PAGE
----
The Heat Is Online

Midwest Hit With Another Major Storm

Storm leaves nearly a foot of snow

 

Chicago Tribune, Feb. 1, 2008

 

An overnight snowstorm that delayed hundreds of flights, closed hundreds of schools and created dangerous driving conditions in the Chicago area was tapering off Friday afternoon, but not before leaving nearly a foot of snow on the ground.

Far west suburban Elburn was reported to be the hardest hit with 11 inches of snowfall, said Gino Izzi, a meteorologist with the National Weather Service.

WGN-Ch. 9 studios on Chicago's North Side had 10.6 inches of snow on the ground, according to Izzi, and the Jefferson Park neighborhood on the Northwest Side had 10.4 inches. Other spots hit hard by the snow were Batavia and Aurora, each with 10 inches, and Elgin and Berwyn, each with 10.2 inches.

Izzi said the snowfall was mainly concentrated Friday afternoon south of Chicago in Kankakee County, and northwest Indiana.

At an early-morning news conference, Streets and Sanitation Commissioner Michael Picardi said the city's 273 snow-fighting trucks are plowing main streets. Officials have also called out an extra 83 garbage trucks equipped with quick-hitch plows, along with 24 smaller plows.

"When you get a rapid snowfall like this it takes a long time to clear the main streets," Picardi said. "By no means should anyone takes these conditions lightly."

He said nearly whiteout conditions were reported Friday morning along Lake Shore Drive, and several neighborhoods on the Southeast Side were getting hit especially hard because of blowing and drifting snow.

The storm prompted many school officials across the city and suburbs to delay their school's opening or cancel school for the day. A handful of charter schools within the Chicago Public Schools were closed, however, the rest of the public schools remained open, said CPS spokesman Malon Edwards.

At O'Hare International Airport on Friday morning, about 500 flights were canceled because of the weather, said Gregg Cunningham, a spokesman for the Chicago Department of Aviation. The airport was also experiencing delays averaging 45 minutes to one hour for inbound and outbound flights.

But "due to improving weather and airfield conditions, airlines expect schedules to begin returning to normal," Cunningham said.

Midway Airport had about 40 cancellations and delays averaging 30 to 90 minutes, Cunningham said.Officials asked air travelers to check with their airlines before heading to the airport. Updated delay and cancellation information was not immediately available this morning, said an aviation spokeswoman.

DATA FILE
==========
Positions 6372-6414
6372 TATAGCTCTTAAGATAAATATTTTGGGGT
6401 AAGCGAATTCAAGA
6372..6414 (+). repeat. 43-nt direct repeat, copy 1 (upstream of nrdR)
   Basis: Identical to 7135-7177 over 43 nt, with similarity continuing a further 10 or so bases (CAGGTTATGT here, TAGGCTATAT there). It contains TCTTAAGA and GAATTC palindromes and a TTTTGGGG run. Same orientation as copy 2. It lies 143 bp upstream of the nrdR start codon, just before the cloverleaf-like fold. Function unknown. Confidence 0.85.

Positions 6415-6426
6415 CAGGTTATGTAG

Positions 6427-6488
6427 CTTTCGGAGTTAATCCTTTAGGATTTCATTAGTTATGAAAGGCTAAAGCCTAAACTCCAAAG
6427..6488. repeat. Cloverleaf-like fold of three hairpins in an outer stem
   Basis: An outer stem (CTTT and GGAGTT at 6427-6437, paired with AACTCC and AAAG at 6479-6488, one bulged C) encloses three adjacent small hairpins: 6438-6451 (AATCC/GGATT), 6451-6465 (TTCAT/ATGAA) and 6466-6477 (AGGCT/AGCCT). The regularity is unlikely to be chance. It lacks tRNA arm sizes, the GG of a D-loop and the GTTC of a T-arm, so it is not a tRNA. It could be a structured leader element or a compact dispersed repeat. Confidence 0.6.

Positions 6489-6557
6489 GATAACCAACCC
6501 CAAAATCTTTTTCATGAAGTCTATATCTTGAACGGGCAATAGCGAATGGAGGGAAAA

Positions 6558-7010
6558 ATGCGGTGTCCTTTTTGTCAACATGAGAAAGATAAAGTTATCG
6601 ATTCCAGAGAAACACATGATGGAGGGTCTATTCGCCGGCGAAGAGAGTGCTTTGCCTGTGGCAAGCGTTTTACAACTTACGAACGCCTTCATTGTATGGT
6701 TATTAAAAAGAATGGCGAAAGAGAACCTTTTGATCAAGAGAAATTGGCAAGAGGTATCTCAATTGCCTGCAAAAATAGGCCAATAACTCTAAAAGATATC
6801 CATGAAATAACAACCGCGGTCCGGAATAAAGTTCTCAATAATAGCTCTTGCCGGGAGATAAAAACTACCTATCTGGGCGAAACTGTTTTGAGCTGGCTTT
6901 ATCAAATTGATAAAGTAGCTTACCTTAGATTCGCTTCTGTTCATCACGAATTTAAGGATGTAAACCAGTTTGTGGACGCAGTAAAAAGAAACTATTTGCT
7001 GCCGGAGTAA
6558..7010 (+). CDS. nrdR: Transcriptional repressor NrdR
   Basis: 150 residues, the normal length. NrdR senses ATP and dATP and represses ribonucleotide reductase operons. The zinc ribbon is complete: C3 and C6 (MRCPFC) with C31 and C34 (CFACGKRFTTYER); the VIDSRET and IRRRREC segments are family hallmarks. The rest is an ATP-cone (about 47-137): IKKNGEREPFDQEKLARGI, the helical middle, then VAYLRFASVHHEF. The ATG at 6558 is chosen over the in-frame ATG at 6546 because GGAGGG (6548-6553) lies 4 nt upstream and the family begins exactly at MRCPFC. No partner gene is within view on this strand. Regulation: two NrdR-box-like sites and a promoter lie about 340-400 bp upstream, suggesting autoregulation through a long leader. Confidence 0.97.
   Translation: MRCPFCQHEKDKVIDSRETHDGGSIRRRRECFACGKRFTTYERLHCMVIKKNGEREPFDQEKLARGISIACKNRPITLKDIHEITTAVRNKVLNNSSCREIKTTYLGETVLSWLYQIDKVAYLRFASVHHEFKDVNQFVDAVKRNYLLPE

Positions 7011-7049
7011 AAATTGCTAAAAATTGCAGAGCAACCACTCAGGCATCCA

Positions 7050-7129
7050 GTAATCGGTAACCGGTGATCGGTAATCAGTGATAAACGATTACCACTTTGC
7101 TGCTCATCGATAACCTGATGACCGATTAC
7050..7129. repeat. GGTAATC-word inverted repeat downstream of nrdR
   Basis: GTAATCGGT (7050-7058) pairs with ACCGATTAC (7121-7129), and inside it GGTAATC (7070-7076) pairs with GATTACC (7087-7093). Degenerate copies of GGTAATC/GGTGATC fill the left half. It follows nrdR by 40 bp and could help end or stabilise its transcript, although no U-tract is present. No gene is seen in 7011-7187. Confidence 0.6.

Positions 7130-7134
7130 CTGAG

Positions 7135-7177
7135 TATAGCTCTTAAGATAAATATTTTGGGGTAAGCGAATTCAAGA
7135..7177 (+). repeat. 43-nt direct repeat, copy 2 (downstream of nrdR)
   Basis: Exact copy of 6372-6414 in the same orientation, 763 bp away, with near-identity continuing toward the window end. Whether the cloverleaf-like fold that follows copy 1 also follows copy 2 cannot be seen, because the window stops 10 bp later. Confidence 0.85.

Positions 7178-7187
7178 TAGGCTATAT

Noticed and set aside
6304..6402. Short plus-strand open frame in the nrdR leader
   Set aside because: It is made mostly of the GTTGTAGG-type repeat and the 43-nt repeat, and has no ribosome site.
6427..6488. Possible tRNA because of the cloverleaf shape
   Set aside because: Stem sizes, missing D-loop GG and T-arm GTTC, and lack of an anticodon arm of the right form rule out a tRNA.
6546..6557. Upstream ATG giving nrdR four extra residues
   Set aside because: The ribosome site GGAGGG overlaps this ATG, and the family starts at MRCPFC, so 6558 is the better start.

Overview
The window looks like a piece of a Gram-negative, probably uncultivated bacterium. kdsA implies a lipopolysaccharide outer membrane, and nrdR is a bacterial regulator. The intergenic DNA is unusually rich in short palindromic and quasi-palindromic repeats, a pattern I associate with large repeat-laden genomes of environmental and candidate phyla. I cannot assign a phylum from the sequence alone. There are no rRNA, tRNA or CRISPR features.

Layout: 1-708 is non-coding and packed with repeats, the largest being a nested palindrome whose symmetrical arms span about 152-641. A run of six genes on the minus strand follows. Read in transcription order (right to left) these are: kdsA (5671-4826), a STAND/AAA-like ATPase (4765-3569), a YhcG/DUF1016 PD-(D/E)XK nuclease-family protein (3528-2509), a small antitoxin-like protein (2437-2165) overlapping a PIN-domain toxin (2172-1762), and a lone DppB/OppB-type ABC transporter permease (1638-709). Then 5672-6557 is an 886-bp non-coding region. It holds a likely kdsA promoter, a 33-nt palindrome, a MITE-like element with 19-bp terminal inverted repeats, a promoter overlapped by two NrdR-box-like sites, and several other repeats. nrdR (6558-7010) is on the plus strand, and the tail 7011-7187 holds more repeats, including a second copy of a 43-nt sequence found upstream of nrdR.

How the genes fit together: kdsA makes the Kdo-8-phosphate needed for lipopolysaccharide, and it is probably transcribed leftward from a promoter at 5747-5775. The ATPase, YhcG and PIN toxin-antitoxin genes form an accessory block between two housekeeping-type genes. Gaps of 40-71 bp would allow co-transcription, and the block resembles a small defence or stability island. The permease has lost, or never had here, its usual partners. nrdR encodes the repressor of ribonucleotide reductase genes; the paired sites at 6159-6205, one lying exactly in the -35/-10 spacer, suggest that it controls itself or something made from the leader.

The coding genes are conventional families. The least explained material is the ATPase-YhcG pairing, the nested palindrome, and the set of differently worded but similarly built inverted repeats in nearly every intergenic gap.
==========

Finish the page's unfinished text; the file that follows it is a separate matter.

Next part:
Illinois State Police Trooper Mark Hall said at least 10 cars slid into ditches, and some cars crashed into walls on area expressways early Friday. He added, however, that there were no serious injuries in any of the crashes.

On the tollway system, an emergency snow plan is in effect where drivers involved in only property damage crashes are asked to exchange insurance information and report the accident at another time.

"The roads are icy and hazardous, but they're still trying to keep up with it," Illinois State Police Master Sgt. William Aukstolis said. "There's a lot of slipping and sliding but nothing major because I don't think you can go that fast."

"I got in my car at 6:15 this morning, and I got to work at 9:39," said Dina Rhea, 44, whose drive from Dolton usually takes about 45 minutes, she said. She said she took side streets to work to avoid traffic on the highways.

"It felt like a road trip. And I didn't stop at the store to get my coffee like I normally do because I was afraid of getting stuck, so it was an interesting morning," she said.

"Did I have to come downtown? No, but when you're responsible, you have to do certain things I guess," said Ed Rolnick, who said his drive into the city from Northbrook took about 2 hours. "You know what though, you expect it. I'm 65 years old, I've gone through this enough to know what's coming."

Anthony Carter, a 25-year-old valet manager for the Drake Hotel, figured the light snowfall Thursday night wouldn't pick up that much. But "it took almost an hour to get out of my parking space this morning, and then another 45 minutes to get to work," from the area around Halsted Street and Jackson Boulevard, which had not been plowed, he said.